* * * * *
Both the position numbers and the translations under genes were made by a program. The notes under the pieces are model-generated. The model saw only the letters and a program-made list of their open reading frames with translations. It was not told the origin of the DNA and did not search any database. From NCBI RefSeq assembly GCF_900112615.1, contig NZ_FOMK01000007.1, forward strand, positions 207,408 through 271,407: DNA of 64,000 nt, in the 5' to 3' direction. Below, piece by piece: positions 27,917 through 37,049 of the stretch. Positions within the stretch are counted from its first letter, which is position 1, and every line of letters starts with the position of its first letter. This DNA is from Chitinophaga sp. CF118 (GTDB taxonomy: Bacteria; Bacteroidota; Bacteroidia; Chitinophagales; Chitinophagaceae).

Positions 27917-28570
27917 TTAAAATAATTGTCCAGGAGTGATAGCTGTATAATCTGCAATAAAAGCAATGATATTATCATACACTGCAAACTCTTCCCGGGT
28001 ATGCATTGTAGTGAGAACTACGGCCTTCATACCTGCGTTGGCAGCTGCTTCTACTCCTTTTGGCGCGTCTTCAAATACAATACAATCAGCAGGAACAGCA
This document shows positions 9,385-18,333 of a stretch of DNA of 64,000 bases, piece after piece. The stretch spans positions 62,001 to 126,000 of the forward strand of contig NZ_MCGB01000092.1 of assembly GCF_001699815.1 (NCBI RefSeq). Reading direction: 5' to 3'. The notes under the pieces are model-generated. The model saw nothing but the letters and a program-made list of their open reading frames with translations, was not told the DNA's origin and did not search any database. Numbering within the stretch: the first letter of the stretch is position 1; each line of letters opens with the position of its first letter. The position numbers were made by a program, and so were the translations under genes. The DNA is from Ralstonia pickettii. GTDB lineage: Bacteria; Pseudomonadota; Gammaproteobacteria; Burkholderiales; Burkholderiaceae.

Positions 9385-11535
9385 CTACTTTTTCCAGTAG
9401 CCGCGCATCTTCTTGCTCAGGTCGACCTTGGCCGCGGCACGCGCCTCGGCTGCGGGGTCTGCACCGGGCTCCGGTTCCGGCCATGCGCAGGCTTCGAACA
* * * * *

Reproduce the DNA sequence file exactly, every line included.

Both the position numbers and the translations under genes were made by a program. The notes under the pieces are model-generated. The model saw only the letters and a program-made list of their open reading frames with translations. It was not told the origin of the DNA and did not search any database. From NCBI RefSeq assembly GCF_900112615.1, contig NZ_FOMK01000007.1, forward strand, positions 207,408 through 271,407: DNA of 64,000 nt, in the 5' to 3' direction. Below, piece by piece: positions 27,917 through 37,049 of the stretch. Positions within the stretch are counted from its first letter, which is position 1, and every line of letters starts with the position of its first letter. This DNA is from Chitinophaga sp. CF118 (GTDB taxonomy: Bacteria; Bacteroidota; Bacteroidia; Chitinophagales; Chitinophagaceae).

Positions 27917-28570
27917 TTAAAATAATTGTCCAGGAGTGATAGCTGTATAATCTGCAATAAAAGCAATGATATTATCATACACTGCAAACTCTTCCCGGGT
28001 ATGCATTGTAGTGAGAACTACGGCCTTCATACCTGCGTTGGCAGCTGCTTCTACTCCTTTTGGCGCGTCTTCAAATACAATACAATCAGCAGGAACAGCA
This document shows positions 9,385-18,333 of a stretch of DNA of 64,000 bases, piece after piece. The stretch spans positions 62,001 to 126,000 of the forward strand of contig NZ_MCGB01000092.1 of assembly GCF_001699815.1 (NCBI RefSeq). Reading direction: 5' to 3'. The notes under the pieces are model-generated. The model saw nothing but the letters and a program-made list of their open reading frames with translations, was not told the DNA's origin and did not search any database. Numbering within the stretch: the first letter of the stretch is position 1; each line of letters opens with the position of its first letter. The position numbers were made by a program, and so were the translations under genes. The DNA is from Ralstonia pickettii. GTDB lineage: Bacteria; Pseudomonadota; Gammaproteobacteria; Burkholderiales; Burkholderiaceae.

Positions 9385-11535
9385 CTACTTTTTCCAGTAG
9401 CCGCGCATCTTCTTGCTCAGGTCGACCTTGGCCGCGGCACGCGCCTCGGCTGCGGGGTCTGCACCGGGCTCCGGTTCCGGCCATGCGCAGGCTTCGAACA